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Roads sector expresses amusement at Chancellor’s future car vision for Britain
Photo Credit To SmoothGroover22

Roads sector expresses amusement at Chancellor’s future car vision for Britain

Roads sector expresses amusement at Chancellor’s future car vision for Britain

The Road Surface Treatments Association (RSTA) has greeted the Chancellor’s, Philip Hammond, announcement that driverless cars will be on Britain’s roads by 2021 with some amusement.

Hammond has made the announcement as part of a £900m investment in future technologies but “it begs the question, what should come first the chicken or the egg,” said Howard Robinson RSTA chief executive.

He continued: “It’s all very well predicting a future of hi-tech driverless cars, but let’s first address the fundamentals first. There is a £12 billion black hole of essential road repair and maintenance that Hammond has done little to address. Why invest in advanced cars if they are to be damaged by a third world road network?

Hammond’s vision the autonomous self-driving car is enticing but it must not overshadow the prosaic reality of a potholed, deteriorating road network that can barely cope with the traffic of today let alone that of tomorrow.”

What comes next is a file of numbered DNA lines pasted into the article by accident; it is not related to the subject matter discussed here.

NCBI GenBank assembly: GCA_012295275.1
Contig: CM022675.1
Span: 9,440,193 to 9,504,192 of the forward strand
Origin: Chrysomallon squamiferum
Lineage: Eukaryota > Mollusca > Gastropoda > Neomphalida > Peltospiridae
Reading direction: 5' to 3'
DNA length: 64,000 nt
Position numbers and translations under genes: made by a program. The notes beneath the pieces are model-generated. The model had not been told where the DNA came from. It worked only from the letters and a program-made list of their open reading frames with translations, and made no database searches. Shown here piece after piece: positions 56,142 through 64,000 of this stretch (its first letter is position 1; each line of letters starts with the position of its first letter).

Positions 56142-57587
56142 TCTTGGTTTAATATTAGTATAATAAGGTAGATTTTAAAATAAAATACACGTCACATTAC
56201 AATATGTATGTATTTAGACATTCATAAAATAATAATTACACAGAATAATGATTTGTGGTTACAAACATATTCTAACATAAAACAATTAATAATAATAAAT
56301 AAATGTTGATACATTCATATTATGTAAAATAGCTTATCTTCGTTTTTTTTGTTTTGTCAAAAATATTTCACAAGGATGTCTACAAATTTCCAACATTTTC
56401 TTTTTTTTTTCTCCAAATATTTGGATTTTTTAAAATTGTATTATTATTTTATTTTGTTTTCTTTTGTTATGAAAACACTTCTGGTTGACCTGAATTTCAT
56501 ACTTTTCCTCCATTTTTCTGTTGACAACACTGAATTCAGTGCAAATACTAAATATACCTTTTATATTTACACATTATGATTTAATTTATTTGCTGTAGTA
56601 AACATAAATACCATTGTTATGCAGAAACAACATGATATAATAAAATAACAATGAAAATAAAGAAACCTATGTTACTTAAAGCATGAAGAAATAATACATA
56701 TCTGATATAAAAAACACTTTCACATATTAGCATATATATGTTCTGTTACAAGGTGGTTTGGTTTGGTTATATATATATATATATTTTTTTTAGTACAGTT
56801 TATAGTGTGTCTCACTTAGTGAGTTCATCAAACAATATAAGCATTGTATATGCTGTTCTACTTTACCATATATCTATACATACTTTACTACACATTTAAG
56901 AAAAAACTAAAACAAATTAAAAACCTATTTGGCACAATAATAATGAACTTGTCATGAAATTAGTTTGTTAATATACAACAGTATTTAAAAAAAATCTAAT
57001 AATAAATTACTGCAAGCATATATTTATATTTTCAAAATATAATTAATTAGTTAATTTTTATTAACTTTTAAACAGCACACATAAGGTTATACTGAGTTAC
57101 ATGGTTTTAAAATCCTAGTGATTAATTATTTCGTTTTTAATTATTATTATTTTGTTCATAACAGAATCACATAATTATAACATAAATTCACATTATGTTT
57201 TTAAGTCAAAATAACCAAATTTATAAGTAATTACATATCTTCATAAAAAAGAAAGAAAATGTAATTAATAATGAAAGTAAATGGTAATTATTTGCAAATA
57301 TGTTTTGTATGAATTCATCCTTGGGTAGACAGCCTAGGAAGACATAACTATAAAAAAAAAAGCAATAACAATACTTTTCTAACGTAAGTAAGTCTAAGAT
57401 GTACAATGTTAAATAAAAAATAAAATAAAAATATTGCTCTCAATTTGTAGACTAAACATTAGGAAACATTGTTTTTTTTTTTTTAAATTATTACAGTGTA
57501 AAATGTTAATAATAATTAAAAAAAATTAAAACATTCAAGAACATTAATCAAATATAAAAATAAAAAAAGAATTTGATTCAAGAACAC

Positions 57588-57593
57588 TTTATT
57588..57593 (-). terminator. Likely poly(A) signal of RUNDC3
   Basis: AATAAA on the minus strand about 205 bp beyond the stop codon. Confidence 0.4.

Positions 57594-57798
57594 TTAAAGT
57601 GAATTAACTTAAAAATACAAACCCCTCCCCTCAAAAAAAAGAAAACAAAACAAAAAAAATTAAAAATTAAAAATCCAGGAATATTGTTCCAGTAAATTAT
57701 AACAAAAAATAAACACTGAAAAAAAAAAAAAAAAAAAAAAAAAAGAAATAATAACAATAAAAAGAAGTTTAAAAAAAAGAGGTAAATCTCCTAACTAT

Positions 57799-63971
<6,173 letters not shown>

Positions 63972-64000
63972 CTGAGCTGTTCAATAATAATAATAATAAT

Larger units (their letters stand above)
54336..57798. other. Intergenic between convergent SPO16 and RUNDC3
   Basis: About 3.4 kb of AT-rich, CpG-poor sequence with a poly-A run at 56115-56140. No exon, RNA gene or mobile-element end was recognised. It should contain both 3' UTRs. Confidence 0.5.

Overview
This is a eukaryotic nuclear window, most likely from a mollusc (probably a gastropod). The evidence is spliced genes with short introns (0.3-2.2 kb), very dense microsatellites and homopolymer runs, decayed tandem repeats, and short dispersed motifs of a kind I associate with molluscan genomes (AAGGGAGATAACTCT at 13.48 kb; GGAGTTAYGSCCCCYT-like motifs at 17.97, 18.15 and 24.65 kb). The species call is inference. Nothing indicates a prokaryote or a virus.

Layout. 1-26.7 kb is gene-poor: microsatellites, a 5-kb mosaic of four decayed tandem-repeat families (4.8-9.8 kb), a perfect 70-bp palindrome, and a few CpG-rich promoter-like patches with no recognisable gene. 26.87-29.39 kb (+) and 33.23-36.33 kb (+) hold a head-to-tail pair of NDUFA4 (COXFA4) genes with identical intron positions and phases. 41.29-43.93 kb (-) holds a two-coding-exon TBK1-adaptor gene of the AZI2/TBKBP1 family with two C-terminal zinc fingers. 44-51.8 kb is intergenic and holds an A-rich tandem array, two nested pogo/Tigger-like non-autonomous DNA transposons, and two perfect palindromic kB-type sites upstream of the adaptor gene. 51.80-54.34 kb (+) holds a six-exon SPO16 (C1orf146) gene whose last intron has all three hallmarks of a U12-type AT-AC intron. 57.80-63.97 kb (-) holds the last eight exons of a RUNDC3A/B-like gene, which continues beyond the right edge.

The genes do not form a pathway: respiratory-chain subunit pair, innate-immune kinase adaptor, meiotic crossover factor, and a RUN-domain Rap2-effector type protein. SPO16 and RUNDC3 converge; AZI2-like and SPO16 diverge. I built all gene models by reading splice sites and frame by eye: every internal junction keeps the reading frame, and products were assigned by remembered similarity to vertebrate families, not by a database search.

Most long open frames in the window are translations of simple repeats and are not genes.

The current state of the road carriage is not the only issue facing self-driving cars.

Sensor technology is advancing, but physical, real-world conditions throw up road blocks that self-driving car engineers still have to overcome, these include:

  • Winter: Icy and snow covered roads can obscure road markings and cover road signs. Also the sensors and windows they see through might fog up, making them useless so the car won’t be able to continue.
  • Fog: At what point would the data from the sensors be obscured enough by fog that the vehicle has to stop?
  • Rain: Water, whether covering the windscreen and sensors, as well mist and rain falling in front of the vehicle reduce visibility. If roads are dirty or have been gritted the water splashing up from the road surface could stick to the windows and sensor apertures.
  • Sunlight: Driving into a low sun can cause intense glare, obscuring vision.
  • Mud, Dust and Debris: Roadways, especially in the countryside can be dirty and where farming tractors ply their trade the build up of mud on the road and edges of the road can be challenging for the best of drivers.
  • Construction: Whether a major project, or a small job being carried out, workers in the roadway need to be protected from self-driving vehicles that might have their sensory capabilities limited by the factors above.

So will self-driving cars that encounter these roadblocks have to stop in their tracks and hold up the traffic behind? Or will solutions be found in the future so that self-driving cars can “see” better then we can?

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Post source : The Road Surface Treatments Association

About The Author

Anthony has worked in the construction industry for many years and looks forward to bringing you news and stories on the highways industry from all over the world.

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